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Early Childhood & School Readiness

Reports

Displaying 1 - 10 of 47. 10 per page. Page 1.

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Fact Sheet

Factsheet: Estimates of Child Care Eligibility and Receipt for Fiscal Year 2018

August 12, 2021
This factsheet provides descriptive information on child care eligibility and receipt. Of the 12.8 million children eligible for child care subsidies under federal rules, 15 percent received subsidies. Of the 8.4 million children eligible for child care subsidies under state rules, 23 percent received subsidies. Poorer children were more likely to receive subsidies than less poor children.

Improving Programs, Policies and Services to Promote Healthy Development in Middle Childhood in Afterschool Settings

March 16, 2021
This project was a collaborative effort by the Office of the Assistant Secretary for Planning and Evaluation (ASPE) and the Office of Women’s Health (OWH). This work examines how investments by the U.S.

Head Start Children and Families Experiencing Homelessness: Trends, Characteristics, and Program Services

November 6, 2017
This research brief presents findings on the characteristics of Head Start children and families that experienced homelessness, as well as services Head Start programs reported providing to these vulnerable children and families, using data from the 2009 cohort of the Head Start Family and Child Experiences Survey.

Strength in Numbers: Supporting Quality Improvement in Early Care and Education Programs through Linking Administrative Data

September 19, 2016
The Building Capacity to Use Linked Data project has developed several short, easy-to-read resources to help program leaders work toward linking their data with data from other agencies, and using linked data to support quality improvement.  One of these resources includes a research brief titled, Strength in Numbers: Supporting Quality Improvement in Early Care and Education Progr

Learning about Infant and Toddler Early Education Services (LITES): A Systematic Review of the Evidence

February 23, 2016
The Office of the Assistant Secretary for Planning and Evaluation, in partnership with the Administration for Children and Families within the U.S. Department of Health and Human Services, funded Mathematica Policy Research and its partners to conduct the Learning About Infant and Toddler Early Education Services (LITES) project.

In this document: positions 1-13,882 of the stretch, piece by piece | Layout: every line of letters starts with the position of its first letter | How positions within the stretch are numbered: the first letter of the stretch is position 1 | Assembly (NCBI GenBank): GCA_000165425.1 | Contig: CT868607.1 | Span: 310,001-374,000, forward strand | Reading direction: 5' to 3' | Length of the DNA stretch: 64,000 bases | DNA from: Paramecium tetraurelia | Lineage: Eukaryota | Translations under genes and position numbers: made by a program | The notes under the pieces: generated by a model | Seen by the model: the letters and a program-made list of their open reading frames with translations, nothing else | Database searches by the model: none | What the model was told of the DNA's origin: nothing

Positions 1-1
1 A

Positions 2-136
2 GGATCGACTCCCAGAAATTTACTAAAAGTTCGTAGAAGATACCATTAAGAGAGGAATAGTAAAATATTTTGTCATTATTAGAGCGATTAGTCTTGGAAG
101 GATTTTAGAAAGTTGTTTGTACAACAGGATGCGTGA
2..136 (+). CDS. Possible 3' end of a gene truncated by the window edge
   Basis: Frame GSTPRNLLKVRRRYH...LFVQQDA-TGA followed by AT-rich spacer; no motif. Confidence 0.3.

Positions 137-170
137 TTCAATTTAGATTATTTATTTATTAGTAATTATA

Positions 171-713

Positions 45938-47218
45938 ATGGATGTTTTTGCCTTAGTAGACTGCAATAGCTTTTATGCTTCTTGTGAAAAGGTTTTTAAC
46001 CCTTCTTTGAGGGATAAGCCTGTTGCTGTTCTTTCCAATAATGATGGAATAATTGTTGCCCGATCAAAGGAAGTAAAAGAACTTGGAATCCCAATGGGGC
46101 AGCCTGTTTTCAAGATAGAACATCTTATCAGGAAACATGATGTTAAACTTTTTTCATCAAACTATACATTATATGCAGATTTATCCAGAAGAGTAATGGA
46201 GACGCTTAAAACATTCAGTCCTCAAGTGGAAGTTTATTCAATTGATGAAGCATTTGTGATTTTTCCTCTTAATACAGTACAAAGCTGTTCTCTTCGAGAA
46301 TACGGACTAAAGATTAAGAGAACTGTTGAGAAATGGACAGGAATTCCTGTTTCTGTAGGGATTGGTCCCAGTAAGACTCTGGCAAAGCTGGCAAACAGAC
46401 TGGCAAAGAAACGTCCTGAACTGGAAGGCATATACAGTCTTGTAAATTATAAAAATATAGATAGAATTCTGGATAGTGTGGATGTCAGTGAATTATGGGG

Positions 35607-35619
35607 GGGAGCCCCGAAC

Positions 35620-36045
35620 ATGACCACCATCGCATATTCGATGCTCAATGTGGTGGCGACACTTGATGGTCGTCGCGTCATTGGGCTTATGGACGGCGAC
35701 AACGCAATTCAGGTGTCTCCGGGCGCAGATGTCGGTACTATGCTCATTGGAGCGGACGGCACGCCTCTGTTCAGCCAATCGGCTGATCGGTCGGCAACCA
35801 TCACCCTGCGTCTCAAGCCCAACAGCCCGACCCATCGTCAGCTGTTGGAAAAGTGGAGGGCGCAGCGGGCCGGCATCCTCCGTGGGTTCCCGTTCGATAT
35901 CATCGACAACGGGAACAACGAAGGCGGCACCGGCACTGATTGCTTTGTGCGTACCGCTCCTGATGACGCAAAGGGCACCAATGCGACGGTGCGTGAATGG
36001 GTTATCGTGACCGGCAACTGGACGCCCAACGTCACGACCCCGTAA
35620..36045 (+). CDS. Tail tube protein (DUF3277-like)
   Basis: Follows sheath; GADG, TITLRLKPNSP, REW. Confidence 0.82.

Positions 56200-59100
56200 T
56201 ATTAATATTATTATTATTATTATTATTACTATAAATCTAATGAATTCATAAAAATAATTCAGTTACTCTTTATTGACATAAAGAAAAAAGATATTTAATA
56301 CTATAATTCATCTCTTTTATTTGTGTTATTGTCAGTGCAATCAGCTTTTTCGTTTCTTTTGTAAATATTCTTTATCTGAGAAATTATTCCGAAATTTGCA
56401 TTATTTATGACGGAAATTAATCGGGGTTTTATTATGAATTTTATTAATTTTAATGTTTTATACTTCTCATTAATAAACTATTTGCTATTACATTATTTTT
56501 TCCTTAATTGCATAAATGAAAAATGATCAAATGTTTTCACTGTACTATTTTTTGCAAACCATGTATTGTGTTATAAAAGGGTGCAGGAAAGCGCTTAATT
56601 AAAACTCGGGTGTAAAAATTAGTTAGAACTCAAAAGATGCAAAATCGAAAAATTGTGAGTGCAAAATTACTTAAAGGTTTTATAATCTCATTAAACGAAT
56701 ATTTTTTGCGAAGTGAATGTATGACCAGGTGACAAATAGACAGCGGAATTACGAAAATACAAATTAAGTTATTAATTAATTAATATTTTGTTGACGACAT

Learning about Infant and Toddler Early Education Services (LITES): Review Protocol

February 23, 2016
The Office of the Assistant Secretary for Planning and Evaluation, in partnership with the Administration for Children and Families within the U.S. Department of Health and Human Services, funded Mathematica Policy Research and its partners to conduct the Learning About Infant and Toddler Early Education Services (LITES) project.

Learning about Infant and Toddler Early Education Services (LITES): Summarizing the Research and Gaps on Compelling Models

February 23, 2016
“The Office of the Assistant Secretary for Planning and Evaluation, in partnership with the Administration for Children and Families within the U.S. Department of Health and Human Services, funded Mathematica Policy Research and its partners to conduct the Learning About Infant and Toddler Early Education Services (LITES) project.

Trends in the Use of Early Care and Education, 1995-2011: Descriptive Analysis of Child Care Arrangements from National Survey Data

March 30, 2014
The authors would like to acknowledge our Deputy Assistant Secretary for Human Services Policy, Ajay Chaudry, for his leadership and vision in the development of this report. The authors would also like to acknowledge Barbara Broman, Ann McCormick, Martha Moorehouse, and Pam Winston for their direction and reviews.

Work-Family Supports for Low-Income Families: Key Research Findings and Policy Trends

February 28, 2014
The paper addresses four areas of work-family policy with particular relevance for the wellbeing of low-income working parents and their families: (1) unpaid family and medical leave, (2) paid parental or family leave (extended leave), (3) paid sick leave (short-term leave), and (4) workplace flexibility or initiatives to expand employees’ control over work shifts, hours, and other circumstance